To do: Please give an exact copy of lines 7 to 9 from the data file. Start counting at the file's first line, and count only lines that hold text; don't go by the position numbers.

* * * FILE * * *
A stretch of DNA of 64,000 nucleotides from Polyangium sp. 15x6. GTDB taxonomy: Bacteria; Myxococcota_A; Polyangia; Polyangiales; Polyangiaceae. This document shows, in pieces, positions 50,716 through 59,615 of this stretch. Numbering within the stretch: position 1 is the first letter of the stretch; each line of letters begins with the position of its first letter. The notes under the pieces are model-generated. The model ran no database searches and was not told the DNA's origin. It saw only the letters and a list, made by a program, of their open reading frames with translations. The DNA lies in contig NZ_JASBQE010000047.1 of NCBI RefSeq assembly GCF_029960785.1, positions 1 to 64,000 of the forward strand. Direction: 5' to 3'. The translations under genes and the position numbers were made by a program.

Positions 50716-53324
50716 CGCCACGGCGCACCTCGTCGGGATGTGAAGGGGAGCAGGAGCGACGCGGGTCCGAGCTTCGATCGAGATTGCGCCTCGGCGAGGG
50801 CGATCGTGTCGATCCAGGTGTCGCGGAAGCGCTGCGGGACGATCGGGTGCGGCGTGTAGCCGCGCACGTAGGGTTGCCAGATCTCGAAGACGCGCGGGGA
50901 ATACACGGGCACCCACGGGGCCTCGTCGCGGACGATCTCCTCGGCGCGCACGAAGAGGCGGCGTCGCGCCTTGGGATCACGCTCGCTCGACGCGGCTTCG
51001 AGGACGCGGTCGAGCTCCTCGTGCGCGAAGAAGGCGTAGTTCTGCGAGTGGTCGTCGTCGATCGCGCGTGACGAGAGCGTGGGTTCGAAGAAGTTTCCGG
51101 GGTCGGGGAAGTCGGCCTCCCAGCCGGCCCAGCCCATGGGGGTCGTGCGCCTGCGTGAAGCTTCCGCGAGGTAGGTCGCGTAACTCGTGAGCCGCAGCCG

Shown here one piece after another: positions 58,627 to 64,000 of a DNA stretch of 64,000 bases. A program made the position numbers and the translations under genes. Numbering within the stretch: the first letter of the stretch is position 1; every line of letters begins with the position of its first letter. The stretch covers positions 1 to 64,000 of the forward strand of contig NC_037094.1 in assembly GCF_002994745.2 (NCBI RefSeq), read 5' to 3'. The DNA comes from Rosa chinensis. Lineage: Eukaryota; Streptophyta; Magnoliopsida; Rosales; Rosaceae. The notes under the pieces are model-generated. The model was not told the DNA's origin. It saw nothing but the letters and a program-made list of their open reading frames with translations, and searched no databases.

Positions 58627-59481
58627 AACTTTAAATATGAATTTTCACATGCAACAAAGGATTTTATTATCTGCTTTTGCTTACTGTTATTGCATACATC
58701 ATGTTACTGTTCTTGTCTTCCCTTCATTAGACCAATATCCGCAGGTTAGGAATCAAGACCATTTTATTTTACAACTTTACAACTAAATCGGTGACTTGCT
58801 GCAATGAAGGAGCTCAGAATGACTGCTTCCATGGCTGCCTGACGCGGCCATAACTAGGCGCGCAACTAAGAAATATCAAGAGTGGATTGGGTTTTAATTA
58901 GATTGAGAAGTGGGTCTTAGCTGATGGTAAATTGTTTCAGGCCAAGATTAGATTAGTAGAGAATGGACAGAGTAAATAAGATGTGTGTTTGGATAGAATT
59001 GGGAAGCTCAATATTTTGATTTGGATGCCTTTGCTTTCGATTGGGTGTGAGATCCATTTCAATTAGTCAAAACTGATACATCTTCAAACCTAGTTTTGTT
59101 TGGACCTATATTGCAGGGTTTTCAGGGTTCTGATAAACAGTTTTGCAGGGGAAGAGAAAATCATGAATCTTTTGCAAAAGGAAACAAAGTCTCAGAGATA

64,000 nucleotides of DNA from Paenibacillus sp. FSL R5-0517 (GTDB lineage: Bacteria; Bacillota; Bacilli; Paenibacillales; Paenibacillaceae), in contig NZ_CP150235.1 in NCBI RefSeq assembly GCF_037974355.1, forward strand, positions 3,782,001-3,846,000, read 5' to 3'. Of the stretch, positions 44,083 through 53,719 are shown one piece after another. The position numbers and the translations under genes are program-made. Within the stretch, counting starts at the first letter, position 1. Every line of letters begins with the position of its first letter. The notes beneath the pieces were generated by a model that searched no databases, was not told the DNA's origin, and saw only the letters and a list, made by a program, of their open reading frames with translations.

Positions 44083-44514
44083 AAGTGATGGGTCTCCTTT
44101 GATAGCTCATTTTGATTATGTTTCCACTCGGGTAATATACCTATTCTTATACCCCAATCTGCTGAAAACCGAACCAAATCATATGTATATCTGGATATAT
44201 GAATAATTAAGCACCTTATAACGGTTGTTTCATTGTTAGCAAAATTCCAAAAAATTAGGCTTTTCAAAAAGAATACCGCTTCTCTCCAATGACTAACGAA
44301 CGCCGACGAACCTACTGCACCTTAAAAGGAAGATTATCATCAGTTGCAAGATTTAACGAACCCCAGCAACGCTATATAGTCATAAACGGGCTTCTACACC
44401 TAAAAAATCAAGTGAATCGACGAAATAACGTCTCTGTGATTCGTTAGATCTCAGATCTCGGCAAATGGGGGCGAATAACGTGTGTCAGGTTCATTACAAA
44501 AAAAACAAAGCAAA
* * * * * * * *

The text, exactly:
51101 GGTCGGGGAAGTCGGCCTCCCAGCCGGCCCAGCCCATGGGGGTCGTGCGCCTGCGTGAAGCTTCCGCGAGGTAGGTCGCGTAACTCGTGAGCCGCAGCCG

Shown here one piece after another: positions 58,627 to 64,000 of a DNA stretch of 64,000 bases. A program made the position numbers and the translations under genes. Numbering within the stretch: the first letter of the stretch is position 1; every line of letters begins with the position of its first letter. The stretch covers positions 1 to 64,000 of the forward strand of contig NC_037094.1 in assembly GCF_002994745.2 (NCBI RefSeq), read 5' to 3'. The DNA comes from Rosa chinensis. Lineage: Eukaryota; Streptophyta; Magnoliopsida; Rosales; Rosaceae. The notes under the pieces are model-generated. The model was not told the DNA's origin. It saw nothing but the letters and a program-made list of their open reading frames with translations, and searched no databases.

Positions 58627-59481